That’s a legacy I’m proud of.

What lifelong habit have you inherited from a teacher or caretaker?

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Ask Dr. Babooner


Dear Dr. Babooner,

I have a steady, good paying job that’s as vital to the community as anything anybody else does, and it’s more important than most. I’m proud of my work and I don’t mind saying so. But snide comments from the neighbors, my friends and even some members of my own family are wearing me down. It feels like people just don’t understand what I do.

Even though we have a great history that’s directly connected to human progress, there hasn’t been a popular role model for my line of work since Art Carney was hanging out with Jackie Gleason.

Yes, I’m a sewer worker.

Sometimes I have to go into dank places where waste collects and congeals into a putrid sludge. Our high-tech equipment usually keeps us at a distance from the most unsavory elements of our work, although it helps to have a strong stomach. I am very careful about where I step, though I do sometimes get a fragrant paste smeared on my boots and clothes.

But I’ve done this for a while, so clean-up is one of my best skills. On my way home I look just as prim and pressed as anyone. My house is as tidy and as sweet smelling as a fussy florist’s flat.

Still, as soon as people realize what I do for a living, I am subjected to a never-ending flow of poop jokes. There is never a time when people don’t feel that it’s appropriate to cut loose with another good-natured jibe about gas, muck, and chunks.

Diarrhea comes up with surprising regularity in these casual conversations, even though we in the profession treat it the same way actors approach Macbeth – we never speak its name.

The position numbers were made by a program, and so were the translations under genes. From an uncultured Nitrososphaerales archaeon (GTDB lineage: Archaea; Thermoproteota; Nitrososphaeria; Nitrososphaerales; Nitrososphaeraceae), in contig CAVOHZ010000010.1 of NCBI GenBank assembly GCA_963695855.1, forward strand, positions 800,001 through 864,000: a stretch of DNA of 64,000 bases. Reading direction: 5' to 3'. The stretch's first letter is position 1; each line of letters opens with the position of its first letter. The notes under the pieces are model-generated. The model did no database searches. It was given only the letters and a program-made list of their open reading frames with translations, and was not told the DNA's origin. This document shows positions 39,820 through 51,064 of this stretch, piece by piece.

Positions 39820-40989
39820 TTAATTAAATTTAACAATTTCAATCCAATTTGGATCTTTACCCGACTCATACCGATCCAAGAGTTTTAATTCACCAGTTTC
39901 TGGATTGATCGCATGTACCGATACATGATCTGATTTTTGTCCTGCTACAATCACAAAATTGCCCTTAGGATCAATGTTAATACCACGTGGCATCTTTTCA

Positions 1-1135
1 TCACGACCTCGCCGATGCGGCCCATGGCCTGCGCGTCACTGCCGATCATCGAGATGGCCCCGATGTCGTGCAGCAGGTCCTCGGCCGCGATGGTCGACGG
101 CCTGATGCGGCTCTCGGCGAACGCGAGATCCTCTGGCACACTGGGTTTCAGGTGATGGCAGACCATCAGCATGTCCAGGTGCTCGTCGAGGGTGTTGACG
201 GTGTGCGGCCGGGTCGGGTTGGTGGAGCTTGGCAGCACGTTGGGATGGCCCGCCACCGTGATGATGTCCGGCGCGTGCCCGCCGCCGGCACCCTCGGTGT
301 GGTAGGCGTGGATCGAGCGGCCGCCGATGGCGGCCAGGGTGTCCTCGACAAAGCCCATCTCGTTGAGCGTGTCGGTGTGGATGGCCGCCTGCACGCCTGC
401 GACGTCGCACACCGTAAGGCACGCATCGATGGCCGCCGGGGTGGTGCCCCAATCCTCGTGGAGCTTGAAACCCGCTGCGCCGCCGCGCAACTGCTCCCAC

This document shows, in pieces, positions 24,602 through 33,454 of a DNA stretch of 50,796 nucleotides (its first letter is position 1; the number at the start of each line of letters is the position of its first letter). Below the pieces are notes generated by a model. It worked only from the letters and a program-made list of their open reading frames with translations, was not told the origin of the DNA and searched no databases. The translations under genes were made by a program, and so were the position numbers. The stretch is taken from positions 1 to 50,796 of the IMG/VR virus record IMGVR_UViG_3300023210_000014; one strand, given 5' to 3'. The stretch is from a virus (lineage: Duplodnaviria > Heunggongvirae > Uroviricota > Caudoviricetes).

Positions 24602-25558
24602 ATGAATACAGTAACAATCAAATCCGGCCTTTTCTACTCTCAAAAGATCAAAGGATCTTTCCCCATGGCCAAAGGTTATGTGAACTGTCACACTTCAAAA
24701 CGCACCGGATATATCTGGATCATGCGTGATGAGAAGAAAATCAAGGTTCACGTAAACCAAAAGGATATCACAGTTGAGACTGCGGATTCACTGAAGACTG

My 25th high school class reunion is coming up in a few weeks, and I’m torn. I want to go but I feel like I can’t tell people what I do for a living. My wife suggested I say I’m in the disease prevention field, which is accurate but it could lead to more questions and eventual disappointment when people find out I’m not a doctor. My brother said I should just tell them I’m in the pipeline business, but somehow that sounds … dirty!

Dr. Babooner, I feel stuck. Should I tell the truth, lie, or just stay home?

Clogged Brain

I told Clogged he should definitely go to his class reunion and should consider telling the truth. Most people truly appreciate our sewage system and the professionals who make it run. It’s not at all difficult to understand why this work is a social good. Even small-government conservatives are willing to pay taxes in support of what you do. But if being honest is too painful, one can always claim to be a member of the U.S. Congress. With some, that revelation will give you a quick taste of how it feels to have a job that is truly reviled, and everyone else will quickly change the subject to something more pleasant!

But that’s just one opinion. What do YOU think, Dr. Babooner?